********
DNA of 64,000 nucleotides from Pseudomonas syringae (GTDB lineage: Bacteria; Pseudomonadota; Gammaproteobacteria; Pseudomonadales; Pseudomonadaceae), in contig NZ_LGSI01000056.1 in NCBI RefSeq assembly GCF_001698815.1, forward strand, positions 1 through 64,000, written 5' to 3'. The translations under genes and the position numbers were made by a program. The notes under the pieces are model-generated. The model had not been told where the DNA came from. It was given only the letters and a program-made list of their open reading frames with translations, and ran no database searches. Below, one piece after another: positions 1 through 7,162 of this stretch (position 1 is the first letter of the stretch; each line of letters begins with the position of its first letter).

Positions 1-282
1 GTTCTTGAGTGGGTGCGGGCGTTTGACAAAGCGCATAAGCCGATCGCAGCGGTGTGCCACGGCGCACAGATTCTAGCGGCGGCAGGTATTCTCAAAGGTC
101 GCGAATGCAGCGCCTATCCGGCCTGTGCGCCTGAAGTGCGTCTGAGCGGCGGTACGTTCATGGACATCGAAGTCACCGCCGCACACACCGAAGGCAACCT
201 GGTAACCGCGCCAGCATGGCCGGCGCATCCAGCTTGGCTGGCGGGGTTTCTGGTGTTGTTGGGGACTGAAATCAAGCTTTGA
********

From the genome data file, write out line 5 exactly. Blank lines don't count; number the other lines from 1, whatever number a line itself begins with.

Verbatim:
201 GGTAACCGCGCCAGCATGGCCGGCGCATCCAGCTTGGCTGGCGGGGTTTCTGGTGTTGTTGGGGACTGAAATCAAGCTTTGA